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Time Signatures

When you tap your feet to music, you are keeping time with the beat. You may notice that certain beats seem stronger than others. This strong beat is usually the first beat in a bar. Music is written in bars (this is nothing to do with creating a sore head) so that when reading, it is easier to group notes into phrases. Most western music has four beats to each bar.

A waltz which has three beats per bar is a good example of how bars sound with a strong first beat.

Strauss wrote many waltzes using the basses to play the first beat with french horns for example playing on the second and third beats creating the familiar Oom-Pah-Pah Oom-Pah-Pah rhythm.

Time signatures consist of two numbers. The top number tells how many notes are in a bar and the bottom number tells what those notes are. If the time signature were 3 over 4 (as above), then this would mean each bar of music would have three crotchet beats. To find out the note value of a bottom number, the bottom number is related to the value of a semibreve. If the bottom number were 8, you divide a semibreve by eight so the beats in each bar will be quavers. There are four crotchets to a semibreve so if the bottom number were four then there would be crotchet beats in the bar. Similarly if the bottom number were two, because there are two minims to a semibreve then the beats in a bar would be minims.

Irregular Time Signatures

Irregular time signatures are so called because the amount of beats is unusual for example five or seven beats per bar. Irregular time signatures can have different length beats within the same bar for example, 7 over 8 could have three beats made up of two groups of two quavers followed by a group of 3 quavers. 5 over 4 typically has two beats per bar. Take Five, the saxophone tune by Paul Desmond of the Brubeck band has the two beats grouped in a three and a two to create a disjointed jazz waltz type feel.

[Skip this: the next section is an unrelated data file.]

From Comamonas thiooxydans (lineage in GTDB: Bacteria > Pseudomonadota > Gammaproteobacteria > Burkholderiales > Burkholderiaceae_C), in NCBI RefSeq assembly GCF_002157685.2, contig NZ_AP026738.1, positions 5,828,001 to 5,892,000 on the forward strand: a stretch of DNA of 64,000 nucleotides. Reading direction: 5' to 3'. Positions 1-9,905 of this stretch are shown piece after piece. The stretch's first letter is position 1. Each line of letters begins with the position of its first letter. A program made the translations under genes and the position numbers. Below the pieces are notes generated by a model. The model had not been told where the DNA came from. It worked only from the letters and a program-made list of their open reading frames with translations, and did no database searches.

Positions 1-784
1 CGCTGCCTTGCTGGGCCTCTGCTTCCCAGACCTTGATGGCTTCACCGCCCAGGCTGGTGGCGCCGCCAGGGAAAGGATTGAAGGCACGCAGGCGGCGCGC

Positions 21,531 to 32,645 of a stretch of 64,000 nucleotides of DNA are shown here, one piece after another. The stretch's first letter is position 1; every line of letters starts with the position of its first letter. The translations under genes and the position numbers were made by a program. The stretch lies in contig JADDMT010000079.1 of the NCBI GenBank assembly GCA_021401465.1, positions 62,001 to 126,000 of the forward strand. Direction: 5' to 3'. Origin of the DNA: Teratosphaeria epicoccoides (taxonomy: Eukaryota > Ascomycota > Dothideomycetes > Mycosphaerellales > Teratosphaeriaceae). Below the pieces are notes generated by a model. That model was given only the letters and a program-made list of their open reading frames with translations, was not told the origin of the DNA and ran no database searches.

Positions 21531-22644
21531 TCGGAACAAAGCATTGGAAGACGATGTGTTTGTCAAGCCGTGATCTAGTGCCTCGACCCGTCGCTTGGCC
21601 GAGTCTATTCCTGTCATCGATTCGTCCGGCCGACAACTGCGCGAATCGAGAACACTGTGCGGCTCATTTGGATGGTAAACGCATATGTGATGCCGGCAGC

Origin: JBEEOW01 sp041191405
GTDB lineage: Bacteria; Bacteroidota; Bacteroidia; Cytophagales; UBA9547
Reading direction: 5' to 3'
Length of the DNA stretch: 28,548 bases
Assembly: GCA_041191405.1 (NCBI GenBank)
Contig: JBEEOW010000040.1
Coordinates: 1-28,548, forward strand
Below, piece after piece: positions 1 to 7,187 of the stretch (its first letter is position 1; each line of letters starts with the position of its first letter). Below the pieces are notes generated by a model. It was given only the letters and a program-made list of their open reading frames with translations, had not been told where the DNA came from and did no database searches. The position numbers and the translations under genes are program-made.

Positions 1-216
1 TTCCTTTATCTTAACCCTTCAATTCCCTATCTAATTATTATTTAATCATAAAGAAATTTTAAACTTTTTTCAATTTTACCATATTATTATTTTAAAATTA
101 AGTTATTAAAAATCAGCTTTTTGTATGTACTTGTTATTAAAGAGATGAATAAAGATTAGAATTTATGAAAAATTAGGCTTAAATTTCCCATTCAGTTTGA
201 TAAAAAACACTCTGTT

There are two types of time signatures.

Simple time signatures
These time signatures have two parts to each beat for example 2 over 4 has two crotchet beats to each bar and these beats divide into half making two quavers per beat.

Some examples of simple time signatures,

  2  3  4  5  7  2
  4  2  8  4  4  2

Compound time signatures
These time signatures have three parts to each beat for example 6 over 8 has six quavers per bar. The quavers are grouped into three’s creating a waltz type feel to each beat. This time signature has two beats per bar.

Some examples of compound time signatures,

  6  6  9 12  12
  8  4  8  4   8

Compound time signatures can be easily recognised because the top number will be a multiple of three for example 6, 9, 12 etc. (not three!). As you can see from the two examples, the bottom number of a time signature does not affect whether the time is simple or compound.

In the grade-five theory examination, you may be asked to describe the time signature. If the example is 2 over 4, this would be described as simple duple, 6 over 8 would be compound duple, 3 over 4 simple triple, 9 over 8 would be compound triple, 4 over 4  would be simple quadruple and finally 12 over 8 compound quadruple. You will not be asked on irregular time signatures. Obviously the bottom number could be different but would not affect the description.